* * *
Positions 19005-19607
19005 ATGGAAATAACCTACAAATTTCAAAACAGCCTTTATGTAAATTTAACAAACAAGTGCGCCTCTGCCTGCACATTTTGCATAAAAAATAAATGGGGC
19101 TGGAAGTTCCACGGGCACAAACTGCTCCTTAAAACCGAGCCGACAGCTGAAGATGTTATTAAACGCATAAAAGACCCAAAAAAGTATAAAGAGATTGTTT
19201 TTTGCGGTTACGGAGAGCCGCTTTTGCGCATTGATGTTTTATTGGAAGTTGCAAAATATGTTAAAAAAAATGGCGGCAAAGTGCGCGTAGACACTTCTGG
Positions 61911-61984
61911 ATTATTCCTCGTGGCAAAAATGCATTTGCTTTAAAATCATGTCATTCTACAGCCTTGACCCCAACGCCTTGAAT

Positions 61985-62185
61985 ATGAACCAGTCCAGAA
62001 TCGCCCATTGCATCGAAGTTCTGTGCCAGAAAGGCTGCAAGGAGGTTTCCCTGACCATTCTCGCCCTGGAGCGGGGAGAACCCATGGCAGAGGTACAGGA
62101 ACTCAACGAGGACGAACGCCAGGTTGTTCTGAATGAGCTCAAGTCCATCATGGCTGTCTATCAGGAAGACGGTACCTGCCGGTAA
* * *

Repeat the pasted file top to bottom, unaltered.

Positions 19005-19607
19005 ATGGAAATAACCTACAAATTTCAAAACAGCCTTTATGTAAATTTAACAAACAAGTGCGCCTCTGCCTGCACATTTTGCATAAAAAATAAATGGGGC
19101 TGGAAGTTCCACGGGCACAAACTGCTCCTTAAAACCGAGCCGACAGCTGAAGATGTTATTAAACGCATAAAAGACCCAAAAAAGTATAAAGAGATTGTTT
19201 TTTGCGGTTACGGAGAGCCGCTTTTGCGCATTGATGTTTTATTGGAAGTTGCAAAATATGTTAAAAAAAATGGCGGCAAAGTGCGCGTAGACACTTCTGG
Positions 61911-61984
61911 ATTATTCCTCGTGGCAAAAATGCATTTGCTTTAAAATCATGTCATTCTACAGCCTTGACCCCAACGCCTTGAAT

Positions 61985-62185
61985 ATGAACCAGTCCAGAA
62001 TCGCCCATTGCATCGAAGTTCTGTGCCAGAAAGGCTGCAAGGAGGTTTCCCTGACCATTCTCGCCCTGGAGCGGGGAGAACCCATGGCAGAGGTACAGGA
62101 ACTCAACGAGGACGAACGCCAGGTTGTTCTGAATGAGCTCAAGTCCATCATGGCTGTCTATCAGGAAGACGGTACCTGCCGGTAA